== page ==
Whether you want to capture friends and relatives making funny faces on Skype or need accessible photos of online resources or programs, screenshots benefit users in many ways. With a simple press of a keyboard’s print screen key, you essentially have the ability to capture anything and everything occurring on your desktop at any time.
But what if you want to take a screenshot on a tablet? Most feature methods for capturing an image via a button combination or tool. For Microsoft Surface users, there are several separate methods for capturing screenshots of your tablet’s display.
Whether you’re utilizing a Touch or Type Cover, use the tablet by itself, or rely on a Surface Pen, our comprehensive guide will have you taking screenshots on your Surface in no time.
With the original Surface through the Surface 3, Microsoft decided not to include a Print Screen key on either its official Touch or Type Cover accessories. That makes taking screenshots less straightforward than on a computer. Instead of using a designated key, owners need to perform a button combination to execute the command.
To take a screenshot, perform the following steps:
Step 1: Press and hold the *Windows *icon button located on the tablet’s screen.
Step 2: With the Windows button pressed, simultaneously push the Lower Volume rocker (minus) located on the side, as shown above.
At this point, the screen should dim, then brighten again, as if taking a snapshot with a camera. Once the screenshot is captured, use the following steps to find it.
Step 3: Click or tap on the *Folder *icon located on the taskbar to open File Explorer.
Step 4: Click or tap on Pictures, listed on the left, or select *OneDrive *instead if it’s configured to store screenshots in the cloud.
Step 5: Double-click or tap on the *Screenshots *folder to access the images.
Note that a compatible third-party keyboard cover may include the Print Screen key. This allows users to capture a screenshot with just one press. Otherwise, use the two-button instructions provided above.
Because these units don’t have a Windows button, the process is a little different. Here’s how:
Step 1: Hold down the *Power *button.
Step 2: Press the Volume Up button.
Again, the screen will flicker, and the screenshot saves to the same location.
Microsoft provides two ways to take a screenshot on its Surface-branded phone.
Step 1: Press and hold the *Power *button.
Step 2: Tap Screenshot.
Alternatively, press and hold the Power and Volume Down buttons simultaneously. The capture goes to the Albums > Screenshots folder in the Photos app.
Although the Type and Touch Covers before the Surface Pro 4 don’t feature a Print Screen key, they do have the ability to capture screenshots using a keyboard shortcut. Type the following on all keyboards without a Print Screen key: Fn + Windows + Spacebar.
The screen will dim, then brighten again, signifying a successful screenshot.
There’s no Windows button on the tablet itself, but the Type Covers do include a Print Screen feature. It’s located on the F8 key, meaning the Function key needs to be disabled first. Press it, and the tiny LED turns off, signifying that the Function keys are disabled.
- PrtScrn: Saves to the clipboard only, unless OneDrive stashes screenshots in the cloud.
- Windows + PrtScrn: Saves to the local Screenshots folder.
The Snipping Tool lets you take screenshots of either the entire display or sections of it.
Step 1: Type “snip” in the taskbar’s search field and either left-click on the icon to open the application or right-click the icon to pin it to the Start Menu or taskbar.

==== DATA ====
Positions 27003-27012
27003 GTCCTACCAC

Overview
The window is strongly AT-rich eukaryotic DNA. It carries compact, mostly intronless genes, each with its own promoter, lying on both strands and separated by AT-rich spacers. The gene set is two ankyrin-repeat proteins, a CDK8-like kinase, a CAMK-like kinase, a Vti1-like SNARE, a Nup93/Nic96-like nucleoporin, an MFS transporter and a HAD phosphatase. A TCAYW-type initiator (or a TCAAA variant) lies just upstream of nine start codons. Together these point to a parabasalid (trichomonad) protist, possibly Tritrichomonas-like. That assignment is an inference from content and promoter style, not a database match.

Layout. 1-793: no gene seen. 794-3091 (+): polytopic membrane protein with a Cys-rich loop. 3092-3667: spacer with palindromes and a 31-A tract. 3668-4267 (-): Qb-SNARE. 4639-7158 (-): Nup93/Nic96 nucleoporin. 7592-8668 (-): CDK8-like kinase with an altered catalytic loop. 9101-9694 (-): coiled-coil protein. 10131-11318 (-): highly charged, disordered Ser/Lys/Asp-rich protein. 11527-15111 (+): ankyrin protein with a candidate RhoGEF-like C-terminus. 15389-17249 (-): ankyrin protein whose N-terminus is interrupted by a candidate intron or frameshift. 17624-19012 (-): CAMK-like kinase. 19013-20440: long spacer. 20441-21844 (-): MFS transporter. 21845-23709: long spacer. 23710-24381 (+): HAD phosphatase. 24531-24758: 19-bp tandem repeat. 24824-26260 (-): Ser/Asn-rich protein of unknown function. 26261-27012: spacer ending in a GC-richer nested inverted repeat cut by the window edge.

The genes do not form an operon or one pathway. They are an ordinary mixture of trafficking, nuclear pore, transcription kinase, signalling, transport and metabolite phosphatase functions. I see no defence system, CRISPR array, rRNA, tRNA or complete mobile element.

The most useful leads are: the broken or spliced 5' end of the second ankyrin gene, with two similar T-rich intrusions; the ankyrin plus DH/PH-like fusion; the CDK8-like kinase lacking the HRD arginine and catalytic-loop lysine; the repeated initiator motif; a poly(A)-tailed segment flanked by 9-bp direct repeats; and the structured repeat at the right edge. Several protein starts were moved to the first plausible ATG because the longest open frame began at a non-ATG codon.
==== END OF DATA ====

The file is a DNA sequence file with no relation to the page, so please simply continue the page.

The Snipping Tool provides a few options once it’s open: New, Mode, Delay, Cancel, or Options.
Step 2: Select one of four modes:
- Free-form Snip: Use your mouse, finger, or pen to capture a custom area.
- Rectangular Snip: Capture a precise, manually selected rectangular area.
- Window Snip: Capture a specific window, like a browser.
- Full-screen Snip: Capture the entire screen.
Step 3: Click New, and respond accordingly.
For example, with Rectangular Snip, the cursor turns into a set of crosshairs that can then be used to create a capture field encompassing a specific portion of the display. Simply drag the resulting cursor over the target area before releasing it to capture the screenshot.
Step 4: Save the screenshot in any location as a JPEG, PNG, or GIF file. Annotate the clip using a Surface Pen, if available.
The Surface Pen utilizes an active digitizer within the display, allowing for clearcut precision and detailed pen input. This tool also offers buttons you can customize that give you the ability to perform tasks like erasing, writing, opening apps, and more. One of the Surface Pen’s best and most convenient features is saving screenshots to OneNote on either the app or a desktop.
We’ll go over a few steps below to show you how you can configure your Surface Pen button. It’s a straightforward process:
Step 1: Go to the Action Center and select the All Settings option.
Step 2: From the *Settings *app, select *Devices *from the list.
Step 3: Look for the Pen & Windows Ink on the left and tap it.
Step 4: Scroll all the way down until you see Pen Shortcuts for personalizing the Click Once, Double-click, and Press and Hold assignments. It’s worth noting that the choices available will largely depend on what type of Surface Pen model you have access to.
For example, the 2017 Surface Pro came with a Surface Pen that has an eraser button that can take screenshots and send them to OneNote when operating under the double-click setting. Or you can use the pen to indicate the specific area you wish to capture if you prefer to take a full-screen capture. The screen capture will appear in the default OneNote notebook and section.
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